On June 24, 2011, Cottonwood Ranch hosted a field day to demonstrate the benefits of using sagebrush as a winter forage. Thirty-six people attended the event. The morning started with a talk from Beth Burritt about animal behavioral principles related to teaching cattle to eat sagebrush. Chuck Petersen followed with his research results on teaching cows to eat big sagebrush to improve biodiversity. Kody Menghini rounded out the morning by talking about cutting winter-feed costs by encouraging cattle to eat sagebrush in winter. After lunch, workshop participants viewed Chuck Petersen’s research plots and discuss his results. Then, we traveled to the pastures where Kody Menghini supplemented cattle on sagebrush-dominated rangeland. The field day was sponsored by Western SARE. See tour flyer attached.
First Year of the Western SARE project (winter of 2010/2011). Notes by Kody Menghini.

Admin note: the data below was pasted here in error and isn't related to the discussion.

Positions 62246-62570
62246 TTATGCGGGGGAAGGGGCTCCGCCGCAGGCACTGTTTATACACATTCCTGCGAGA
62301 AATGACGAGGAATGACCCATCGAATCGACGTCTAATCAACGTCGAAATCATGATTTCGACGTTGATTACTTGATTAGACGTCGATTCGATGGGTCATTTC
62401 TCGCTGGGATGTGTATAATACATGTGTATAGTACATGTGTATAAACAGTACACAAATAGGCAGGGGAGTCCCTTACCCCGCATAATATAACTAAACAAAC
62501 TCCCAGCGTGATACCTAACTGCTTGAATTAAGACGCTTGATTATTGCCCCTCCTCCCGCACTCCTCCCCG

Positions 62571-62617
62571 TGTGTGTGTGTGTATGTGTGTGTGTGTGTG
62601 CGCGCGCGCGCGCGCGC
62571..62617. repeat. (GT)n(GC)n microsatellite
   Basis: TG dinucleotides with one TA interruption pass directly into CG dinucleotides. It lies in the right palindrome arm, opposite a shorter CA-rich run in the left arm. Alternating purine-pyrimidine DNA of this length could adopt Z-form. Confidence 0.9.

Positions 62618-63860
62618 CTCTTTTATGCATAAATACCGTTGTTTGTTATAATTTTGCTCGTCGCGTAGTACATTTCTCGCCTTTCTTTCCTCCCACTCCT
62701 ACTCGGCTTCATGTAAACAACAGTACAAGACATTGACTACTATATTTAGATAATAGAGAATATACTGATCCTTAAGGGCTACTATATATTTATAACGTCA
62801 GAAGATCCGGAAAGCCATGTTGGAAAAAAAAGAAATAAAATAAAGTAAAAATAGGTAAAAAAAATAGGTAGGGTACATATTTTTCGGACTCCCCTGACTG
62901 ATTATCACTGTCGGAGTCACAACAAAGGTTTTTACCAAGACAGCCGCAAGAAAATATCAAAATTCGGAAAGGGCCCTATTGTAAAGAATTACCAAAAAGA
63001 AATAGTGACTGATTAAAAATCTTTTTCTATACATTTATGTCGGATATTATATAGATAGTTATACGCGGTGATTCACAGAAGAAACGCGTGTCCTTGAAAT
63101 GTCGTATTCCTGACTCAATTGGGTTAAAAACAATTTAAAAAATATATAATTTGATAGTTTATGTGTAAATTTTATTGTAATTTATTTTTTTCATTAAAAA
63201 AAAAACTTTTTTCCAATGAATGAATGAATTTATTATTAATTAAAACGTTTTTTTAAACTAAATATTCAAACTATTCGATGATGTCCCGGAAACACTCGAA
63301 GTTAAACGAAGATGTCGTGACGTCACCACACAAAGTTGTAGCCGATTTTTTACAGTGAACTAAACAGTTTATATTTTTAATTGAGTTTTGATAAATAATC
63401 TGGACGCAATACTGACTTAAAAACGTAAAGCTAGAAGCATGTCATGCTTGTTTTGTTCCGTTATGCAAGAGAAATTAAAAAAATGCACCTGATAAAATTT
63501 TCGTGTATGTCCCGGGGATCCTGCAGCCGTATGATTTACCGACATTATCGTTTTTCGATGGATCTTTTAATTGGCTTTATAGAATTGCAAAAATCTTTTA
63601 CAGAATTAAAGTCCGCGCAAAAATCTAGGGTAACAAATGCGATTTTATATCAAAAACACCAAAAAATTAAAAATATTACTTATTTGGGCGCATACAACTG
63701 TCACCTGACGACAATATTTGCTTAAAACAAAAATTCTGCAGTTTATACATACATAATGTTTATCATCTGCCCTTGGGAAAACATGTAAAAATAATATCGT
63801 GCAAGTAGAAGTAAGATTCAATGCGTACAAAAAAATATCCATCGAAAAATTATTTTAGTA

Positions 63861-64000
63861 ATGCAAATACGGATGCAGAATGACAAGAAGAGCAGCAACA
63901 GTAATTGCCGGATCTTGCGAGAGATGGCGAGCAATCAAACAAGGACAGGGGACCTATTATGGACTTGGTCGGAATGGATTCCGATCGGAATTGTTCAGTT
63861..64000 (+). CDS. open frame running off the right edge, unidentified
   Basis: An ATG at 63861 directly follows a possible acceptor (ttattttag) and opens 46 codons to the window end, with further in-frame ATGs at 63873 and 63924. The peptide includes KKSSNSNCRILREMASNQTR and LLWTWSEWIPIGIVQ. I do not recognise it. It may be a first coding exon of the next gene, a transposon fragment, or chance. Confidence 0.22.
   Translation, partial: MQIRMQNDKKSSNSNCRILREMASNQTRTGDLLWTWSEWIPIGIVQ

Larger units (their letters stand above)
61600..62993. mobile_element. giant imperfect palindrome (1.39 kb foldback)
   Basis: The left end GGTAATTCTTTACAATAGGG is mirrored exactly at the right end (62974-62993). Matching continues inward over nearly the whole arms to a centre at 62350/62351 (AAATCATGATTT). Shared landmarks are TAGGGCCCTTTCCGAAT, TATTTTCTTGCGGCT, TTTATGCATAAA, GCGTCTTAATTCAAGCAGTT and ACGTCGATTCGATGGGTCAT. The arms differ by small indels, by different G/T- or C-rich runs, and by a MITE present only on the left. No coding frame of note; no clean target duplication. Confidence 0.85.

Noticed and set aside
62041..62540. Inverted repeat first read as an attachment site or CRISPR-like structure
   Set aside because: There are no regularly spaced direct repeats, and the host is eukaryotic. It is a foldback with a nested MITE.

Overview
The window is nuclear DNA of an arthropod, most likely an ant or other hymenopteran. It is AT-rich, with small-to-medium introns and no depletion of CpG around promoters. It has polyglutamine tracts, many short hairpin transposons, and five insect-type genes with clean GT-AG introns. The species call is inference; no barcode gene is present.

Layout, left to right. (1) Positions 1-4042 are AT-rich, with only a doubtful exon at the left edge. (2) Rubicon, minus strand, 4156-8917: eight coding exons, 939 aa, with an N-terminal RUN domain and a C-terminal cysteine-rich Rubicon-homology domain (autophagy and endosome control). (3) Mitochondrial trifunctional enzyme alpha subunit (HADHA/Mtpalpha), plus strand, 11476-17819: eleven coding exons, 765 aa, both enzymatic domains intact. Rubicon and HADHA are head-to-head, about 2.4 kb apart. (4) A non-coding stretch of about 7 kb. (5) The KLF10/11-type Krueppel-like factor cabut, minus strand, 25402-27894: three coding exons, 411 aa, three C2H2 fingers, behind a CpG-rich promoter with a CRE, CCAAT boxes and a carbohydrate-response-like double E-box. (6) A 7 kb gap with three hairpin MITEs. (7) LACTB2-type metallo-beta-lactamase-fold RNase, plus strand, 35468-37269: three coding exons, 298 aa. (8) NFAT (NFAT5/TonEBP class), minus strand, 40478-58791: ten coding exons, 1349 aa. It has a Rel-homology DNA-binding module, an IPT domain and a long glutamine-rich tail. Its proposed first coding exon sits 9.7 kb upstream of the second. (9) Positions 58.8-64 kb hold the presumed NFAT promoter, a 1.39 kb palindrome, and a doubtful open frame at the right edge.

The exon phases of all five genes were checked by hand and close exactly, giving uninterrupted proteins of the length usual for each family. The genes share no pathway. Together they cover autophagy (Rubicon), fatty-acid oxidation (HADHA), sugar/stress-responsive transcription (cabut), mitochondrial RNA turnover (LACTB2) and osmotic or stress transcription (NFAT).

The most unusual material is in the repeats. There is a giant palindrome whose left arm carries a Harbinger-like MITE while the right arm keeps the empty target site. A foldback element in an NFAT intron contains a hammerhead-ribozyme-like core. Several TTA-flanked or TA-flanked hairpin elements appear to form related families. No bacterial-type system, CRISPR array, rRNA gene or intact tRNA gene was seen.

The SARE project of teaching cattle to graze sagebrush started January 7, 2011. One hundred and forty-one head of cows with approximately 35 head having prior experience grazing sagebrush were used. The pasture was approximately 60 acres and predominately Wyoming Sagebrush, Douglas Rabbitbrush and Crested Wheatgrass. We originally intended to use temporary electric fence to place cows in approximately 10 acres pastures for a one week, and then move into a new 10 acre pasture. Snow depths were between 12 and 18 inches when the trial started. This made it extremely difficult to set up and move electric fence. Therefore the cows had access to the full 60 acre pasture. Sagebrush was the only vegetation showing above the snow at the beginning of the project. A water gap on Cottonwood Creek was located on the lower end of the pasture. Cows were fed 22.1 pounds of grass hay per head per day (lbs/hd/day) for the first seven days. This was a reduction of three to five lbs/hd/day of grass hay from what was previously fed to the cows. During the first week cows would eat hay and then stand in a fence corner until the next day. We have created a behavior in our cattle to only eat hay and not graze native ranges during the winter. The cows were also used to being closer to the ranch headquarters during the winter, and now they were in a new pasture and farther from the ranch headquarters. This caused the cows to stand in the fence corner closest to the ranch. Both behaviors had to be changed before cattle would start to graze sagebrush. On January 16, hay rations were cut to 15 lbs/hd/day. At the same time we had warmer temperatures and snow began to melt. This allowed cows grazing access to rabbitbrush and grass. Cows began to feel comfortable in this pasture, and instead of standing in the fence corner they began to graze grass and rabbitbrush after leaving feed grounds. Cows were fed in the mornings and could be seen scattered throughout the pasture grazing in the afternoons. On January 21, cows started to receive 2.8 lbs/hd/day of alfalfa and 12.2 lbs/hd/day of wild grass hay. This was done for two reasons. The first was the ranch wild grass hay was being diminished, and alfalfa hay was brought in. All other animals on the ranch were receiving 50% alfalfa and 50% wild grass hay. It was decided to start mixing some alfalfa in with the sage cows as well to help extend our grass hay supply. The second reason was to give the cows a protein boost to help keep nutritional demands up and to help provide a sense of comfort in the animals. It is believed that if animals feel comfortable they are more likely to try new forage or behaviors and to accept these new experiences. By the end of January, most of the area was snow free, and the cattle had grazed most of the Crested Wheatgrass and a large amount of rabbitbrush. On February 12, cows were observed grazing sagebrush. They were probably grazing it earlier, but due to some travel and being away from the ranch no observations were made for several days prior. Cows were fed, but other members of the ranch did not spend time to observe cattle. When cattle were observed eating sagebrush, nearly the entire herd was grazing it. There did not seem to be any difference between experienced cows and inexperienced cows in how much they were grazing sagebrush.